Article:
Via della Lungaretta 101, Rome. Open Monday to Thursday 12 to 11:30pm, Friday to Sunday 12pm to 12am.

One night, we simply wandered around in Trastevere and ended up in a place called Cave Canem. It was pretty cold there, and again, there were not many options for me, but the food was decent. Nothing special, though, and I would avoid going there in the winter as it was really not cozy due to the cold.
Piazza di San Calisto 11, Rome. Open Monday to Saturday 6pm to 12:30 am, Sunday 12pm to 12:30am.

On Friday we went to a small market with a vegan stall. Vegan Store has pretty much everything a vegan mini market should offer. Barbara gave us some chickpea cheese to try which was absolutely amazing. Italian cheeses are some of the best in the world, so, naturally, Italian vegans have to come up with high-quality vegan substitutes. The cheese we tried and later bought was produced in Tuscany and had a really nice and intense taste. We also tasted some vegan ham and salami and had two panini made by Barbara which we ate right away.
Barbara told us that the market used to be a slaughterhouse and that she was assaulted by some of the other store owners on various occasions, but she  continues to try and educate the locals about the injustices done to animals.

We also took some fresh banana bread with us which we ate at the Orange Garden.
​Since the cheese and salami were really delicious we decided to buy some which we simply ate with bread at home.
Barbara also gave me a list of places to check out in Rome, but we didn’t end up going. As mentioned before, all vegan places were a bit far from the center, and I was not willing spending an hour on public transport out of the few days we spent in Rome.
Barbara’s Vegan Store is highly recommended to any vegan who visits Rome.
Stall 83 at Nuovo Mercato Testaccio, Rome. Open Tuesday to Saturday 8:30am to 2:30pm. www.facebook.com/veganstore83/

As the prices at Tiepolo were good we actually went back a second time, and I had another lentil soup and some guacamole and hummus with bread. The guacamole was lacking flavor, to be honest, but then why I did I feel the need to order guacamole in Italy in the first place?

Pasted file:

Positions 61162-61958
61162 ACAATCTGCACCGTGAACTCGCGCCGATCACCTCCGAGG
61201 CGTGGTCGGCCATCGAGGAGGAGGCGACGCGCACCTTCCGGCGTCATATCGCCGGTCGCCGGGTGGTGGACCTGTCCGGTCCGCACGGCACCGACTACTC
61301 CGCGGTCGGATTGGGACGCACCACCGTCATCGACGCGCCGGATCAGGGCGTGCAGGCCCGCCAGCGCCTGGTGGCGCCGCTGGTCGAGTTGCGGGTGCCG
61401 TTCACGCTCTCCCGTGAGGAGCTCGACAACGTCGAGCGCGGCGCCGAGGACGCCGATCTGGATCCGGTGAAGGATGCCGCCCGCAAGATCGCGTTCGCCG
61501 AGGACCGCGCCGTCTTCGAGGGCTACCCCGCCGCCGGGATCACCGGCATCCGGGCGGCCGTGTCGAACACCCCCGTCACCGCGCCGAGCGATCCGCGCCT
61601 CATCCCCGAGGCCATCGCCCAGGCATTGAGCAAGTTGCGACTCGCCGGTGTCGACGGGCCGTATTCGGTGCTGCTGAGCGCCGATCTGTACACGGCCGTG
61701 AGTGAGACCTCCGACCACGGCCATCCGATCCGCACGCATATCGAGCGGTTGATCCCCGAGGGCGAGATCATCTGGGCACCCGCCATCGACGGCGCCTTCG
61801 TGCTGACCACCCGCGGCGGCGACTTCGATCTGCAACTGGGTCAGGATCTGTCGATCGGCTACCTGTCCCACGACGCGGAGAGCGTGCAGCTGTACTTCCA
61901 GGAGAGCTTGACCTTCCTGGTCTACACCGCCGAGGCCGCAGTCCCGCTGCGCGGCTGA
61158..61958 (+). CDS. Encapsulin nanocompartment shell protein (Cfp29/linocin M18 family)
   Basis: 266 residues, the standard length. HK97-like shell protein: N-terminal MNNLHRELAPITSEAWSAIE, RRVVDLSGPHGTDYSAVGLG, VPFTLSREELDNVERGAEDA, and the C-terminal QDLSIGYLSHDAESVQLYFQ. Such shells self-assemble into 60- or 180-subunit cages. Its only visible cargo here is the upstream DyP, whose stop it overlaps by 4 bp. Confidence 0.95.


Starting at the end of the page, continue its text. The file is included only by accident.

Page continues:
Tiepolo was probably our favorite eatery in Rome, and I would recommend it strongly to other vegans traveling to Rome as they offer really good value for money.
Three times during our stay in Rome, we went to a place called Capatoast in Trastevere. They’re a chain of sandwich/toast stores that have a savory and a sweet vegan toast. The people seemed quite friendly, and the sandwiches were good. It was such an easy and relatively cheap way to get something vegan to eat. Unfortunately, when we went there on New Year’s Eve, I found two pieces of plastic in my toast. They must have been from the mayonnaise packaging. As it was already past midnight and everyone working there seemed to be quite tipsy I didn’t really see a point in complaining, but I would definitely not recommend this place because of this incident.

Too late during our stay, I found out that a bakery called Caffè Trastevere actually offers vegan croissants and other pastries. While the croissants were not amazing, I am always happy to see that more places are offering vegan options.
Viale di Trastevere 50, Rome.

Overall, I was impressed with the number of vegan options all over Rome. At the train station and airport, I was easily able to find vegan options. I even found a few listings for vegan ice cream places, but since it was winter and quite cold I didn’t really feel the need to try any of them.

What is your experience with vegan Italian food? Have you ever tried artisanal vegan cheese? Let me know in the comments below.